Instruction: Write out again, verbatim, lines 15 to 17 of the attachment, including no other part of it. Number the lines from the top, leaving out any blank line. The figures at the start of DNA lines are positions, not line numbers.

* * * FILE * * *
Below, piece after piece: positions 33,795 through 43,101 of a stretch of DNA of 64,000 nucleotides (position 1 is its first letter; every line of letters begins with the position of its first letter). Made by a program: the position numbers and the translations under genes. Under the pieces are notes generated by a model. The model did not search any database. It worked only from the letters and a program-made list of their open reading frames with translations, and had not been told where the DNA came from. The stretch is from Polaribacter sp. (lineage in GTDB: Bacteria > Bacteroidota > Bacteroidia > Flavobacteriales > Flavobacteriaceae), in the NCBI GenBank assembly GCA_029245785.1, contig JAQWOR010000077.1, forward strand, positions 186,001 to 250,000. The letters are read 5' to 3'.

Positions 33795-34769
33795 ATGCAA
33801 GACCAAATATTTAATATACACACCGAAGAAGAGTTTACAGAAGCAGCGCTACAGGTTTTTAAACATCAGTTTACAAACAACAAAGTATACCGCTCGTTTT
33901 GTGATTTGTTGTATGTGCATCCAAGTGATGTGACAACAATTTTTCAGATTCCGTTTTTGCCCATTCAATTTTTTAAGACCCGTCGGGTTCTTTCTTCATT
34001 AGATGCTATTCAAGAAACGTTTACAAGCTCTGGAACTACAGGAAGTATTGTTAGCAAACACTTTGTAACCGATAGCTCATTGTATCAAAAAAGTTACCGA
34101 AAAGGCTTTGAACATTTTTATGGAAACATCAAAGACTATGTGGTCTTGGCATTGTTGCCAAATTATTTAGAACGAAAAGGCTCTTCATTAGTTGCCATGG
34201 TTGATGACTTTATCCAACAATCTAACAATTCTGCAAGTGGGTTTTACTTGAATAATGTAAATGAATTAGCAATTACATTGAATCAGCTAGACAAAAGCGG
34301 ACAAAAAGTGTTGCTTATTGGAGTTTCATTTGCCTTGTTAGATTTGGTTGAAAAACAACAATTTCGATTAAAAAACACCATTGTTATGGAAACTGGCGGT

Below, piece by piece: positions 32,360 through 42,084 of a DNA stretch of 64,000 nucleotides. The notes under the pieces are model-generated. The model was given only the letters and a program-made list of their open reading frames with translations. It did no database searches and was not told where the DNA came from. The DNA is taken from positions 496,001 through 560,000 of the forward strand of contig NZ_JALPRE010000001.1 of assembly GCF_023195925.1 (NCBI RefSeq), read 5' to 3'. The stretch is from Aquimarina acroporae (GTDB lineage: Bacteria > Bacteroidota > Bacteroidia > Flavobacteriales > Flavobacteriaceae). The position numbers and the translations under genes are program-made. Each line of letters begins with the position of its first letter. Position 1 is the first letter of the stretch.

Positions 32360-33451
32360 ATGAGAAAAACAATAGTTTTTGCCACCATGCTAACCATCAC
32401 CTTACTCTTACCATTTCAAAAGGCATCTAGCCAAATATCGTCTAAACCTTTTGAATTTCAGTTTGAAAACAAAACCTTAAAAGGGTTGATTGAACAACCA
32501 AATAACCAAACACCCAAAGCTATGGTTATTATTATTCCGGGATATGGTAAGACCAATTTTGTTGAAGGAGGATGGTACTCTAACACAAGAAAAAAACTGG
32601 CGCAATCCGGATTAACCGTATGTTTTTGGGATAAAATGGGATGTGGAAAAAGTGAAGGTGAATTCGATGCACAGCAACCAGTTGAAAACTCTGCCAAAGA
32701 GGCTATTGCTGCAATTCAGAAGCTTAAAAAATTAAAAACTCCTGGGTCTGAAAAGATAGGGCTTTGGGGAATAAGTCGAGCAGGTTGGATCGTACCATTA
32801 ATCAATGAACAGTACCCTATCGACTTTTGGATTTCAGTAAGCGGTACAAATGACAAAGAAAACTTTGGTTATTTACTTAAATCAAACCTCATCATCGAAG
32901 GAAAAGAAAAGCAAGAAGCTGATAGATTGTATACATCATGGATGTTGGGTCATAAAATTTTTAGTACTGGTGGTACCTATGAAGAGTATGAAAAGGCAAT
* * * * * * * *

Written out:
32601 CGCAATCCGGATTAACCGTATGTTTTTGGGATAAAATGGGATGTGGAAAAAGTGAAGGTGAATTCGATGCACAGCAACCAGTTGAAAACTCTGCCAAAGA
32701 GGCTATTGCTGCAATTCAGAAGCTTAAAAAATTAAAAACTCCTGGGTCTGAAAAGATAGGGCTTTGGGGAATAAGTCGAGCAGGTTGGATCGTACCATTA
32801 ATCAATGAACAGTACCCTATCGACTTTTGGATTTCAGTAAGCGGTACAAATGACAAAGAAAACTTTGGTTATTTACTTAAATCAAACCTCATCATCGAAG